One of the things that comes with being an open source company is a commitment to transparency. As an industry, we mostly think about this in terms of source code, and at Sourcegraph we think of this in terms of the company itself, including product direction. I’d like to extend that to security. In the ideal world, security would be as open as our codebase, even if that ideal is a difficult reality. It might be an audacious idea, but it’s one that’s worth striving for.
For the most part, companies view security as a cost center instead of a strategic investment. As a result, security is seen as reactive rather than proactive, which has led to an average cost per incident of $3.86 million in 2020. Perhaps as a result, the average time to contain a breach now weighs in at a high of 280 days, up from 206 in 2019. It’s clear that there’s room for improvement.
It’s time to ask yourself, why don’t I know about a company’s security policies and procedures? Why do companies affirm that they adhere to guidelines and maintain policies, but don’t disclose those policies? Whilst procedures will always differ from company to company, at the very least we could be more transparent about them. Software development repeatedly gets a second set of eyes, through pull requests, architectural discussions, and testing. This is one of the things that open source tries to solve; security deserves the same treatment. Let’s call this improved direction Transparent Security.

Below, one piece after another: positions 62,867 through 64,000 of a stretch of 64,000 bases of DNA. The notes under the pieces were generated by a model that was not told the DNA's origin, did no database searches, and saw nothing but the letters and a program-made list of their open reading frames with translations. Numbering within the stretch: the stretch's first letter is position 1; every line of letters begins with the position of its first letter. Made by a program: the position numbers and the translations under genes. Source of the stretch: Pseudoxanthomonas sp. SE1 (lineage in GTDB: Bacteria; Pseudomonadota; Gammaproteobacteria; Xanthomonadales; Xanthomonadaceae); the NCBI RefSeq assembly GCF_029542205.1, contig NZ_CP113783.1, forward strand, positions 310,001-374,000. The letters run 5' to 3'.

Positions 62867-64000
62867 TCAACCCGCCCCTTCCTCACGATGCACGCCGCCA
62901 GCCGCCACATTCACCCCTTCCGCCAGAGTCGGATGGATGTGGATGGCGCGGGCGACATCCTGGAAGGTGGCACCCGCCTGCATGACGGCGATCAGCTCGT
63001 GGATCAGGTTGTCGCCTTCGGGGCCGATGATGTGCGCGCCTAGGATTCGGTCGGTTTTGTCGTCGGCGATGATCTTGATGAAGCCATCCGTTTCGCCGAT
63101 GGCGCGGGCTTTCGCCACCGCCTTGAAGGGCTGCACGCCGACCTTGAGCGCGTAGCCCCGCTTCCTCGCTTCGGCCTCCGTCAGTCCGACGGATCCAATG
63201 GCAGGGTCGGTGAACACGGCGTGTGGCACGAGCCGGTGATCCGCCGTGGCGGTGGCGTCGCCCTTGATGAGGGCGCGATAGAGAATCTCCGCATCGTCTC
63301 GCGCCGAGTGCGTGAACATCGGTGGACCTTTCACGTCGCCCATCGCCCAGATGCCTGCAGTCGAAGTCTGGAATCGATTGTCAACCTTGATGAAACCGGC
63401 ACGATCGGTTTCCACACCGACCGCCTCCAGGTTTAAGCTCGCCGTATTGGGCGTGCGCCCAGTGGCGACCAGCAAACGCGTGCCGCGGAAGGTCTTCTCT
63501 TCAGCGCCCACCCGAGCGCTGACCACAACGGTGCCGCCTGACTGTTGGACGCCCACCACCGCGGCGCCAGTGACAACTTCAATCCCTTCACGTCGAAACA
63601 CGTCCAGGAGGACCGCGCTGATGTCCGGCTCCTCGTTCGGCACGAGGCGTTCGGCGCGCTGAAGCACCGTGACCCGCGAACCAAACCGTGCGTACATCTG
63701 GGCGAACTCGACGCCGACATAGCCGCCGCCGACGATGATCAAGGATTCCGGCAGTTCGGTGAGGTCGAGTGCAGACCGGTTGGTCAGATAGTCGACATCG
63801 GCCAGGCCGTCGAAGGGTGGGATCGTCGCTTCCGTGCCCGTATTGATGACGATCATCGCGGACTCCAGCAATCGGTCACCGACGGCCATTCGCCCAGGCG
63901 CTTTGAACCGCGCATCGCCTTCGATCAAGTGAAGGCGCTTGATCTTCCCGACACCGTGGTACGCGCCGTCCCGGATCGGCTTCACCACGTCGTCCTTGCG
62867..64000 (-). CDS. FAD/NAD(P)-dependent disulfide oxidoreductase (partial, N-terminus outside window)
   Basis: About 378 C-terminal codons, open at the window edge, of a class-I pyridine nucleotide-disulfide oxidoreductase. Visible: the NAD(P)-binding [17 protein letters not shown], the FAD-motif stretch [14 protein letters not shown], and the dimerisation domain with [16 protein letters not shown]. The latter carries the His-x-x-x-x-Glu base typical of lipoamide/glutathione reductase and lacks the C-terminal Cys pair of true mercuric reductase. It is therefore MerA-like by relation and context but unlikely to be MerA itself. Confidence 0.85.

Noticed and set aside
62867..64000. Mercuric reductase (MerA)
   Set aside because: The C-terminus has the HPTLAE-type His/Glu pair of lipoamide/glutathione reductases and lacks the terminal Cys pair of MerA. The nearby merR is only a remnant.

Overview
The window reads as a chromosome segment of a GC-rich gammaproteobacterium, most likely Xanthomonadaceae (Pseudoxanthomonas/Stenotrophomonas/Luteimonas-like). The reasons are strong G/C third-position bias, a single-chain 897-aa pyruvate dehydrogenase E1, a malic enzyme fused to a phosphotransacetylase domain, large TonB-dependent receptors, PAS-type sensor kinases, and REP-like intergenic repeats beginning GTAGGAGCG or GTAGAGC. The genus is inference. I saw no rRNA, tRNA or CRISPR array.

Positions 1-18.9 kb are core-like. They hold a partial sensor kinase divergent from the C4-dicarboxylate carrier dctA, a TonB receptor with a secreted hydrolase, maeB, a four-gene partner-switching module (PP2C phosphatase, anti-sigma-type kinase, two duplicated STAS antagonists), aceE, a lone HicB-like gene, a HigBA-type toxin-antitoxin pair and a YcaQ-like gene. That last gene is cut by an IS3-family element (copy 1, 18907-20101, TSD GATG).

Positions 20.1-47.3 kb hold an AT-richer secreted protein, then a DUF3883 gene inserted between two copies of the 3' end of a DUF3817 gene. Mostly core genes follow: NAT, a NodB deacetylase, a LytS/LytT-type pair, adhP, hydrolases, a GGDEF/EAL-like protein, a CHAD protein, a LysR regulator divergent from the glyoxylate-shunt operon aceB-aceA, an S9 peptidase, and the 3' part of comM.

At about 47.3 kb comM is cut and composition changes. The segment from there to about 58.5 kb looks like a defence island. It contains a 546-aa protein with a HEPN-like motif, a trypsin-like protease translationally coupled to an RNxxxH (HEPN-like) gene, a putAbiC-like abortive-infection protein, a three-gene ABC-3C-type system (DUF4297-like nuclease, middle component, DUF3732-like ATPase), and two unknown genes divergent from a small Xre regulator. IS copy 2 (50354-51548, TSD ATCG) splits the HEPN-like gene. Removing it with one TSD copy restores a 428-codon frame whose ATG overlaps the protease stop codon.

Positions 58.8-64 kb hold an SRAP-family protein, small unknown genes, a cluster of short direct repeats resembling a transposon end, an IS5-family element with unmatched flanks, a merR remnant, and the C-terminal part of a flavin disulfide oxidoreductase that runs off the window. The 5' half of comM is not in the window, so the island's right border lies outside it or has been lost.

At Sourcegraph, we’re starting down the path to Transparent Security. We’ve conducted our most recent penetration test with a trusted third party. You can download those results here. We maintain a private repository for security issues, but publicly discuss our roadmap and backlog. We disclose security vulnerabilities as they’re patched, and update our progress on the security front. In some cases, we’re public with the issues we’re addressing, but at the same time, we’re not fully transparent — yet.
Security should never be focused solely on responsible disclosure and responding in reactive mode. It’s about proactively doing what’s right, to protect data. It’s about professionals working together for the common good. A transparent approach means we’re collaborating on that proactivity with the public, not just the Sourcegraph team. You, dear reader, can help be that value, that second set of eyes! The next step for Sourcegraph is to run ongoing vulnerability scans, and publish them publicly. We’ll begin by doing so after we’ve addressed some of the vulnerabilities, and over time these reports will be provided closer and closer to real time. We’re in the midst of documenting our security policies, which we will post publicly in our handbook. This is only the beginning.
There are plenty of great ways to help us make a better, more secure product. You can report a vulnerability, or review the code, or even contribute to Sourcegraph. Maybe you’d like to share your thoughts on security with us by emailing [email protected], or even join the team!